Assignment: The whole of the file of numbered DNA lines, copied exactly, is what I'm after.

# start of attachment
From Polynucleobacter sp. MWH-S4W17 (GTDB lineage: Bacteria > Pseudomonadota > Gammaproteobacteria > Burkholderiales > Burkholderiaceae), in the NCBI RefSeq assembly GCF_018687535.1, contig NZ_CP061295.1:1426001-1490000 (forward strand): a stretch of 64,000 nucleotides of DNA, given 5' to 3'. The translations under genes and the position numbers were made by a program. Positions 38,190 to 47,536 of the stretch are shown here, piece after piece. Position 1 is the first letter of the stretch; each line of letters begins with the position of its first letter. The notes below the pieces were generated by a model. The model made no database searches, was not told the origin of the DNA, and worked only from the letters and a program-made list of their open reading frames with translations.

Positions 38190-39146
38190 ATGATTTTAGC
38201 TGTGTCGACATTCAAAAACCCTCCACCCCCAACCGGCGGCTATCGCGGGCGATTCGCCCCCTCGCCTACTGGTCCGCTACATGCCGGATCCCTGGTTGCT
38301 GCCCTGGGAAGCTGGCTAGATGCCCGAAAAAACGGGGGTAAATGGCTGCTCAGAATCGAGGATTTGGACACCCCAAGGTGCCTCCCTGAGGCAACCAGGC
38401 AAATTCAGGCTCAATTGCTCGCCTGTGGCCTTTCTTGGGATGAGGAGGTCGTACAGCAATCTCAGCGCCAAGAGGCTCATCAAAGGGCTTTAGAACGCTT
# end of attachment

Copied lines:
From Polynucleobacter sp. MWH-S4W17 (GTDB lineage: Bacteria > Pseudomonadota > Gammaproteobacteria > Burkholderiales > Burkholderiaceae), in the NCBI RefSeq assembly GCF_018687535.1, contig NZ_CP061295.1:1426001-1490000 (forward strand): a stretch of 64,000 nucleotides of DNA, given 5' to 3'. The translations under genes and the position numbers were made by a program. Positions 38,190 to 47,536 of the stretch are shown here, piece after piece. Position 1 is the first letter of the stretch; each line of letters begins with the position of its first letter. The notes below the pieces were generated by a model. The model made no database searches, was not told the origin of the DNA, and worked only from the letters and a program-made list of their open reading frames with translations.

Positions 38190-39146
38190 ATGATTTTAGC
38201 TGTGTCGACATTCAAAAACCCTCCACCCCCAACCGGCGGCTATCGCGGGCGATTCGCCCCCTCGCCTACTGGTCCGCTACATGCCGGATCCCTGGTTGCT
38301 GCCCTGGGAAGCTGGCTAGATGCCCGAAAAAACGGGGGTAAATGGCTGCTCAGAATCGAGGATTTGGACACCCCAAGGTGCCTCCCTGAGGCAACCAGGC
38401 AAATTCAGGCTCAATTGCTCGCCTGTGGCCTTTCTTGGGATGAGGAGGTCGTACAGCAATCTCAGCGCCAAGAGGCTCATCAAAGGGCTTTAGAACGCTT